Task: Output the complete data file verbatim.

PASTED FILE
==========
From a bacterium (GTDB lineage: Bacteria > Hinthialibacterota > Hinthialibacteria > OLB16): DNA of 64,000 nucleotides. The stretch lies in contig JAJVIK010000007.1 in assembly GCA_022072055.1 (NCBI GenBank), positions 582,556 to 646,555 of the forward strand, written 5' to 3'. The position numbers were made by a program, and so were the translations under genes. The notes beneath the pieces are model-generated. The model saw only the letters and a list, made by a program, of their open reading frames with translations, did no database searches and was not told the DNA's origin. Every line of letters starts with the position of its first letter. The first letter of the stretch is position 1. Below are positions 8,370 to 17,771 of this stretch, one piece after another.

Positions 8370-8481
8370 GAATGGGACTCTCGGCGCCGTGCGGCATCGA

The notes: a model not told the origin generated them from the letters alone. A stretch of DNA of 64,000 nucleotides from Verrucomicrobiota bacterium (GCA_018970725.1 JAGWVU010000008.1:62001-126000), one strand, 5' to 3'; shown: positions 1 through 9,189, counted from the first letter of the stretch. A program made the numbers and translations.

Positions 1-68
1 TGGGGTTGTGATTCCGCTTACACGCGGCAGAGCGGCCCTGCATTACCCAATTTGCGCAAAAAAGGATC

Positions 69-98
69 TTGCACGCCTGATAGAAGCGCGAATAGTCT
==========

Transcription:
From a bacterium (GTDB lineage: Bacteria > Hinthialibacterota > Hinthialibacteria > OLB16): DNA of 64,000 nucleotides. The stretch lies in contig JAJVIK010000007.1 in assembly GCA_022072055.1 (NCBI GenBank), positions 582,556 to 646,555 of the forward strand, written 5' to 3'. The position numbers were made by a program, and so were the translations under genes. The notes beneath the pieces are model-generated. The model saw only the letters and a list, made by a program, of their open reading frames with translations, did no database searches and was not told the DNA's origin. Every line of letters starts with the position of its first letter. The first letter of the stretch is position 1. Below are positions 8,370 to 17,771 of this stretch, one piece after another.

Positions 8370-8481
8370 GAATGGGACTCTCGGCGCCGTGCGGCATCGA

The notes: a model not told the origin generated them from the letters alone. A stretch of DNA of 64,000 nucleotides from Verrucomicrobiota bacterium (GCA_018970725.1 JAGWVU010000008.1:62001-126000), one strand, 5' to 3'; shown: positions 1 through 9,189, counted from the first letter of the stretch. A program made the numbers and translations.

Positions 1-68
1 TGGGGTTGTGATTCCGCTTACACGCGGCAGAGCGGCCCTGCATTACCCAATTTGCGCAAAAAAGGATC

Positions 69-98
69 TTGCACGCCTGATAGAAGCGCGAATAGTCT